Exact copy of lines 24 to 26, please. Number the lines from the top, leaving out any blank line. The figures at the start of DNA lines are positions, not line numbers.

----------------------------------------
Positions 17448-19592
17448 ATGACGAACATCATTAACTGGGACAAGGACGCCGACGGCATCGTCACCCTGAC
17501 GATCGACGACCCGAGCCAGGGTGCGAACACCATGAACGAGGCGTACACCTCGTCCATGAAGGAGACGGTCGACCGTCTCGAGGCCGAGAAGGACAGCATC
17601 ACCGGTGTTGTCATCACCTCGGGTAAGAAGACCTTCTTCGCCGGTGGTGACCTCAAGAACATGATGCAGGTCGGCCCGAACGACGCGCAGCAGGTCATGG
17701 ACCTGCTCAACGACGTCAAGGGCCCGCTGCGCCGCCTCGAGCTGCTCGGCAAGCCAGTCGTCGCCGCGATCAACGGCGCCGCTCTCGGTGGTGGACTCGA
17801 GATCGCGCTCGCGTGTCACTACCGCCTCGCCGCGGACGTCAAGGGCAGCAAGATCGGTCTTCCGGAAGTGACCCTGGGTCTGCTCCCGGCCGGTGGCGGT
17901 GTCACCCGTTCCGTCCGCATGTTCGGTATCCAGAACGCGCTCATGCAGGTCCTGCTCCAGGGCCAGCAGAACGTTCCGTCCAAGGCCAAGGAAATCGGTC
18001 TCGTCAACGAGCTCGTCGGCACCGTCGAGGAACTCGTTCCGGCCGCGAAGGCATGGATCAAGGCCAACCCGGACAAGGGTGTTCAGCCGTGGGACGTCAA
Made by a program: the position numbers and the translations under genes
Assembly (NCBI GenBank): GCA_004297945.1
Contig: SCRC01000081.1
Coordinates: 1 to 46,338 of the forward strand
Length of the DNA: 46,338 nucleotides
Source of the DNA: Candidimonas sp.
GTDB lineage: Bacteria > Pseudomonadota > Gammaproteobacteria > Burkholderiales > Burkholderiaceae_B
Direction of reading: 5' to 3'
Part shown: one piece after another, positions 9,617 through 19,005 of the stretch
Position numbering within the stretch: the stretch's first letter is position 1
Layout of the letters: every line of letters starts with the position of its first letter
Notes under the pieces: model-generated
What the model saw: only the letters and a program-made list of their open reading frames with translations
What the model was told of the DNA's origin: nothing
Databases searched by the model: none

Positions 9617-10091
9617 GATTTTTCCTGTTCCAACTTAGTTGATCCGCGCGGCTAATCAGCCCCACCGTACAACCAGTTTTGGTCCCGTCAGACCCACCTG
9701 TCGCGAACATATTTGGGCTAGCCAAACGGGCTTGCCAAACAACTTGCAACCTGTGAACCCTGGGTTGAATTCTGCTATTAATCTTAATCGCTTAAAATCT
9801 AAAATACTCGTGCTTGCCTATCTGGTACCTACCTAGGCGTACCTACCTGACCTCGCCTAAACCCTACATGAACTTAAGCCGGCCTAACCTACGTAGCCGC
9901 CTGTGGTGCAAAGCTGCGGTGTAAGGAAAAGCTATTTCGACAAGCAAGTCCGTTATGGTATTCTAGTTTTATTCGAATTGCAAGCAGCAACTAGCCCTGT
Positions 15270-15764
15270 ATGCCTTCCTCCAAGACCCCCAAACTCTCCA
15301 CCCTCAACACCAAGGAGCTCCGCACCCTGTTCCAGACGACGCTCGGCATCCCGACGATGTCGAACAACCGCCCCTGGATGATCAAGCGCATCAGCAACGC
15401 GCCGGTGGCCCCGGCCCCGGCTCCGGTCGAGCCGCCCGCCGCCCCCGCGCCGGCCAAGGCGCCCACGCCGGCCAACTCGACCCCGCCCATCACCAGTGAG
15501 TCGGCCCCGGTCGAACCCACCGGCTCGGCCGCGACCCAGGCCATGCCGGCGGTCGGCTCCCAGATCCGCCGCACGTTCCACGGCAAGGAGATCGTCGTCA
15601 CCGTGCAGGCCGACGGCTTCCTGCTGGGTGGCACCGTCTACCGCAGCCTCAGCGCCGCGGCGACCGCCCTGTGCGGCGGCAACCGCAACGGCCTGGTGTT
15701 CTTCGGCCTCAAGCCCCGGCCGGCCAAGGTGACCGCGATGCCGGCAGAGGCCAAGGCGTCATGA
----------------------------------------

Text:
Positions 9617-10091
9617 GATTTTTCCTGTTCCAACTTAGTTGATCCGCGCGGCTAATCAGCCCCACCGTACAACCAGTTTTGGTCCCGTCAGACCCACCTG
9701 TCGCGAACATATTTGGGCTAGCCAAACGGGCTTGCCAAACAACTTGCAACCTGTGAACCCTGGGTTGAATTCTGCTATTAATCTTAATCGCTTAAAATCT